Visualization improves the interpretation of data and could help to guide clinical decision-making75. For example, temporal dynamics could be observed in the human gut following a faecal microbiota transplant to treat a C. difficile infection76, and the successional dynamics of infant microbial development could be explored77, 78. Better visualization can also help to define the stability, resistance to perturbation and resilience to change of microbial communities; however, the quality of the initial experimental design is important. Healthy adults have unique microbial dynamics, yet patterns of stability and resistance show elements of similarity, which hints at the potential for universal ecological rules that define these relationships between individuals79. Determining the frequency at which longitudinal samples should be taken to capture the dynamics that are relevant to a specific disease state is an open problem80. For instance, two studies with different sampling intervals81, 82 found conflicting results with regards to the stability of the microbiota during pregnancy, although differences in dietary intervention could have confounded the patterns. Capturing the temporal dynamics of specific characteristics, such as the level of glucose in the blood or behavioural traits, also presents a constant challenge. The frequency at which various types of data show patterns that enable the integration and mechanistic prediction of microbial interactions should be considered. In an era of precision medicine, an understanding of when and how often different sources of information must be acquired to enable the appropriate integration of data is paramount. At best, inappropriate sampling frequencies fail to produce correlations even when mechanistic interactions exist; at worst, they produce misleading information, which might lead to the identification of incorrect biomarkers or therapeutic targets.

From explanation to prediction

The microbiome, or even the microbiota, could be used to predict the onset of disease before it occurs and to guide individualized therapies.

Stratification on the basis of the microbiome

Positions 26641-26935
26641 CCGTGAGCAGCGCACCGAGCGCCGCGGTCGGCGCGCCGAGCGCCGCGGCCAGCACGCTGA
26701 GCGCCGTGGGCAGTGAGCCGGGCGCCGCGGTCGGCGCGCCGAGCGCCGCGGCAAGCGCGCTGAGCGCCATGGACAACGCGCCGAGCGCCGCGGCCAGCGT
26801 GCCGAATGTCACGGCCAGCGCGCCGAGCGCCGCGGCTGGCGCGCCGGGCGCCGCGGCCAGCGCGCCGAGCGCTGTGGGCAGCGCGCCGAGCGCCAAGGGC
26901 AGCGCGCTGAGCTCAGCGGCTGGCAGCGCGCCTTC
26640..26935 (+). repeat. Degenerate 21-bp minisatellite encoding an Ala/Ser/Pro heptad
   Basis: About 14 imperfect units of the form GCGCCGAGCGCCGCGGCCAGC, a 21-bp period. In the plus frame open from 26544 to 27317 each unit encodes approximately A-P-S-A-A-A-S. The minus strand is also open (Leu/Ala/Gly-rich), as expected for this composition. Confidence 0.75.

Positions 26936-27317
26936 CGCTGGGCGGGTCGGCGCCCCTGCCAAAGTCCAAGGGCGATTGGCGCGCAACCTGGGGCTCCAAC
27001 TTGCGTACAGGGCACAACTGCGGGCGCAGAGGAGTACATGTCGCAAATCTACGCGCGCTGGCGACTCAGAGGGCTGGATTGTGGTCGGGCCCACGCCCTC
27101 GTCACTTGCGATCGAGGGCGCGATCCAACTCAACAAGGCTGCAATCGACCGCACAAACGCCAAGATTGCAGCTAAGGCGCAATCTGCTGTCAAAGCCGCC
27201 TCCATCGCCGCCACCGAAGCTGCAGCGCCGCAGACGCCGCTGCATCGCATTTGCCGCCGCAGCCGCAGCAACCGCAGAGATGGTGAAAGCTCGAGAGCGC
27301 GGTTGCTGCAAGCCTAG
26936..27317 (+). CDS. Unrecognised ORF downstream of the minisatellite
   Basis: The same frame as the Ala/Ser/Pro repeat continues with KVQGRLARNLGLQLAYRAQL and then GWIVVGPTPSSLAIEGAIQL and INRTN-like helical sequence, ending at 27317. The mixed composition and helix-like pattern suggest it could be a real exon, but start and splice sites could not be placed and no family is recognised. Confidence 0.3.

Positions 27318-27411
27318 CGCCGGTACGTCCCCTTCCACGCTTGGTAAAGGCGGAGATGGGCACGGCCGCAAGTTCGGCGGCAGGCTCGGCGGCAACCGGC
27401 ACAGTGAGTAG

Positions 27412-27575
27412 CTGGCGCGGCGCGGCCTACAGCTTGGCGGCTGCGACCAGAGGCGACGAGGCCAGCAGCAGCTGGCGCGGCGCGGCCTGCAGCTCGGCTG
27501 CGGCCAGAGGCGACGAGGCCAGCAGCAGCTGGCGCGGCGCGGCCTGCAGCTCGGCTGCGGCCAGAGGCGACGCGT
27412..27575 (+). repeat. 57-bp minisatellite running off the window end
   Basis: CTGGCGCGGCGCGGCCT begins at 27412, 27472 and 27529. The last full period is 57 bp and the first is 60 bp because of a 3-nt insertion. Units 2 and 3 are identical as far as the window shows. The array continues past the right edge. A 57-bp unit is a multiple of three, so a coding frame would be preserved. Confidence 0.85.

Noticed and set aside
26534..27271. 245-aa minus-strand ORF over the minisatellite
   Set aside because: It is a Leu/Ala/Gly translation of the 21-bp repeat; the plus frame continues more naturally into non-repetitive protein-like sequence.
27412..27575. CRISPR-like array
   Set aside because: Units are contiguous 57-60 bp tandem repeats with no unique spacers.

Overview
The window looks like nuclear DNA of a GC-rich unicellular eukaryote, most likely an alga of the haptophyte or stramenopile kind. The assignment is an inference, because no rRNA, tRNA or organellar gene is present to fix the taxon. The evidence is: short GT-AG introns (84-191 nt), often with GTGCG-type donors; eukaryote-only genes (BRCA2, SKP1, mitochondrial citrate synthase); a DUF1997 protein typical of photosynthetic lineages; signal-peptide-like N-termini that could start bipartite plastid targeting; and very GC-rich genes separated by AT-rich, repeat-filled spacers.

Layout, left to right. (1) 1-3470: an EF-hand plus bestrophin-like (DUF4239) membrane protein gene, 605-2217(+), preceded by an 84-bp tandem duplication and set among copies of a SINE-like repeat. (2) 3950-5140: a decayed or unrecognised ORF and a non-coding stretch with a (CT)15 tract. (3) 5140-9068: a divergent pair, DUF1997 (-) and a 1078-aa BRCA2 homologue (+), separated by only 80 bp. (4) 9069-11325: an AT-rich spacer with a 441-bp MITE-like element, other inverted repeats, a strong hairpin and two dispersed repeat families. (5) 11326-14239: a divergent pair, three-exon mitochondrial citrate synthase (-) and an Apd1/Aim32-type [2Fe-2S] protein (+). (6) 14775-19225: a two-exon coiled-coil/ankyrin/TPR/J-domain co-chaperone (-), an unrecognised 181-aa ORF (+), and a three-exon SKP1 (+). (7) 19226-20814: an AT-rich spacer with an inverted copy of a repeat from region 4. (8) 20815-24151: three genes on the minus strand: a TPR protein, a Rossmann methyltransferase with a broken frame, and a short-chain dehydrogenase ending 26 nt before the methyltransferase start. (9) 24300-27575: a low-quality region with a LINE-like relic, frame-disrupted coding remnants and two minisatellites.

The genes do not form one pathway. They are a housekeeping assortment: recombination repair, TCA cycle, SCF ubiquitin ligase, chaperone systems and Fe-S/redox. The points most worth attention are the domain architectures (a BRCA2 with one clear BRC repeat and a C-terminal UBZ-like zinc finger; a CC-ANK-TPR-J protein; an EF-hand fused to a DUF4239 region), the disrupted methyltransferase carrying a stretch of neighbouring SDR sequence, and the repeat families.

The stratification of people for treatment holds considerable promise. For example, variation in the toxicity of acetaminophen (paracetamol) in the liver is largely caused by differences in how the drug, which is an analogue of the naturally occurring amino acid tyrosine, is metabolized through the tyrosine sulfonation pathway61. Similarly, the effectiveness of digoxin depends on whether the gut of an individual contains specific strains of Eggerthella lenta, the plasmids of which encode an enzyme that rapidly degrades digoxin and renders it ineffective14. Similar stories are emerging for many other classes of drug, which suggests that incorporating the gut microbiome into the stratification of participants in clinical trials and the prescription of medication could be of great value. An especially interesting example is the emerging relationship between trimethylamine N-oxide (TMAO) and cardiovascular disease. People can metabolize choline, which is found in dietary sources such as red meat and cheese, in a variety of ways. One such pathway is catalysed by groups of bacteria that are found only in some individuals: choline is metabolized to trimethylamine, which is then oxidized to TMAO, a compound that contributes to the formation of atherosclerotic plaques through mechanisms not yet well understood83, although work in mice suggests a possible pathway6. Inhibition of the enzyme that produces TMAO or targeting relevant bacteria could therefore provide potent weapons against heart disease. Conversely, it might be possible to predict whether a particular diet has adverse consequences for the heart at the level of the individual rather than the population. A study84 involving hundreds of people was able to demonstrate this potential for diabetes; it used continuous monitoring of blood-glucose levels to understand the effects of standardized meals and their dietary components. Remarkably, ice cream was less deleterious than white rice for some people's blood glucose, and differences such as these could largely be predicted by the microbiota (and not by other factors). Consequently, using the microbiota to reduce the immense variability experienced by those who receive dietary therapies holds much promise.